My four-year-old grandson, Dakota, was helping me move my office a few days ago. He climbed upon the U-haul and ask, “Papaw can I help you?” I said, “Of course!” I handed him my smallest inkjet printer. He was all smiles. I placed it in hands carefully --- with some doubt whether I should. He proceeded to go down the ramp and tripped and fell. My printer hit the ground and just fell apart. The housing around the printer ended up in several pieces. Dakota got up with a fearful look in his eyes and began to cry. I could tell he was afraid I would be mad. So I brushed him off and told him it was okay. I assured him that I could put it back together.
I knew I had trusted him with something I had no business trusting a four-year-old with, but I thought it would be okay, especially since I had let him put it on the truck earlier. I knew he really wanted to help, so I entrusted him with something important. If he had gone to back of the truck and thrown it off, well that would be a different story. That would have been contempt for my kindness. Who wants to tolerate another’s contempt? But he was struggling to live up to his responsibility. What more could you ask? (A few days later I did put the printer back together, and surprisingly it works, although the power source plug is not was originally.)
God's exerts his power in tolerance. But God will not tolerate our indulgence with sin. Job says, "Nevertheless, the righteous will hold to their ways, and those with clean hands will grow stronger. (Job 17:9 NIV) It is obvious, holding to God's ways is a condition to growing stronger in him.
The reason why God is showing us the qualities of his grace, and not judging us immediately, is not because he approves of our sin. It is because he understands the nature of our struggles. If there were no struggle, there would not be any need for patience or tolerance.
God's power is exerted through his patience. God is patience in dealing with our weakness, but he will not tolerate hypocrisy. Jeremiah lived in difficult times when he wrote, "The LORD is good to those whose hope is in him, to the one who seeks him; it is good to wait quietly for the salvation of the LORD." (Lamentations 3:25-26 NIV)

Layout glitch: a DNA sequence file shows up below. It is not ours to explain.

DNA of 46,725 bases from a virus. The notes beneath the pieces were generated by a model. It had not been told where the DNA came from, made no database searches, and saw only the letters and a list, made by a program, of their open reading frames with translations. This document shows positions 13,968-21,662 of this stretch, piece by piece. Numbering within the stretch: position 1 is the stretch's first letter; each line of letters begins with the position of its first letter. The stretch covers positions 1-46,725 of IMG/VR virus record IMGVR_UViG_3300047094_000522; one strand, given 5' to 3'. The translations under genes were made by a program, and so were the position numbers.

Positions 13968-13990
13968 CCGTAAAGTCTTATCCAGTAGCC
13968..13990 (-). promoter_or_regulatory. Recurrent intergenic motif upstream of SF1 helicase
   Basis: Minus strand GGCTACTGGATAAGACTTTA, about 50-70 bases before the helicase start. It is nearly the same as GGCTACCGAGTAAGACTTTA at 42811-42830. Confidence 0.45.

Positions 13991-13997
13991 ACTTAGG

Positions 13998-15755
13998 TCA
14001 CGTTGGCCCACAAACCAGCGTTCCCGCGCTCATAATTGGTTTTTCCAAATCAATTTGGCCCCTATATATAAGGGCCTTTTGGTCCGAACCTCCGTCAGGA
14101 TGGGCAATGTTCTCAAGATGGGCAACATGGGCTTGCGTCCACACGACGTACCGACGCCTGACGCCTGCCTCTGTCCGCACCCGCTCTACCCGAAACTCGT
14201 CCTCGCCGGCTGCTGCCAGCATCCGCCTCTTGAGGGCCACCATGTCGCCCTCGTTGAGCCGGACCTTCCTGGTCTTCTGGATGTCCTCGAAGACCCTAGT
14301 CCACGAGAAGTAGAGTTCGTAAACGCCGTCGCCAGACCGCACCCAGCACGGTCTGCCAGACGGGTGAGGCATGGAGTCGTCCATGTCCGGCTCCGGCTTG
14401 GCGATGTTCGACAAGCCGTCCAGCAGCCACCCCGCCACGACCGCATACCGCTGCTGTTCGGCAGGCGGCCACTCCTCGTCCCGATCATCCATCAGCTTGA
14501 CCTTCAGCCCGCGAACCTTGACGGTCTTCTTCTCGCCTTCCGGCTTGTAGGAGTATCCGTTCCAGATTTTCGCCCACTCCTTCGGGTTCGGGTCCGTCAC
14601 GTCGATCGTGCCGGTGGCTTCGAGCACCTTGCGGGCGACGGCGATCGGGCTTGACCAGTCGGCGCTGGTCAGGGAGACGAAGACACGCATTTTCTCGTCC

We want each of you to show this same diligence to the very end, in order to make your hope sure. We do not want you to become lazy, but to imitate those who through faith and patience inherit what has been promised. (NIV)
The kindness, tolerance and patience of God's power are designed to lead us to repentance. It is encouraging when we understand God knows our deepest darkest secrets (2:16), and is willing to save us through the riches of kindness.
God "will give to each person according to what he has done." To those who by persistence in doing good seek glory, honor and immortality, he will give eternal life.
Therefore he is able to save completely those who come to God through him, because he always lives to intercede for them. (NIV)
Tell the righteous it will be well with them, for they will enjoy the fruit of their deeds.
The power of God is not a quick fix or easy solutions for all the world's problems or even for all the church's problems, not even for all of my problems. It is the deep, abiding, sustaining presence of God every step of the way. "Lo, I am with you always, even to the end of the age." (Matthew 28:20) It is kind, tolerant and patient to struggling souls.
For a person initially coming to Christ the future is strange territory. The past seems safer and it is known, but ahead of you is the unknown, unsafe and unfamiliar. It can be intimidating as we look into the unpredictable future. But the good news of the gospel is that we don't have to face the unfamiliar all alone. We face it in the power of God.
Two lifestyles are paralleled in Romans 2. One way may seem very unfamiliar as we think about living up to the standards we recognize as right. The other way may seem like the quick fix we have been looking for to solve all our problems. It says, just accept yourself as you are, but expect the world to live up to your standards of right. The quick fix has to do with the way we want others to live, while ignoring the way we live. One way will leave us abandoned by God. The other way promises us the presence and power of God.
Justice - When you get what you deserve
Mercy - When you don't get what you deserve
Grace - When you get what you don't deserve
God gives us what we don't deserve. It is a power to overcome the harshness of our own hypocrisy.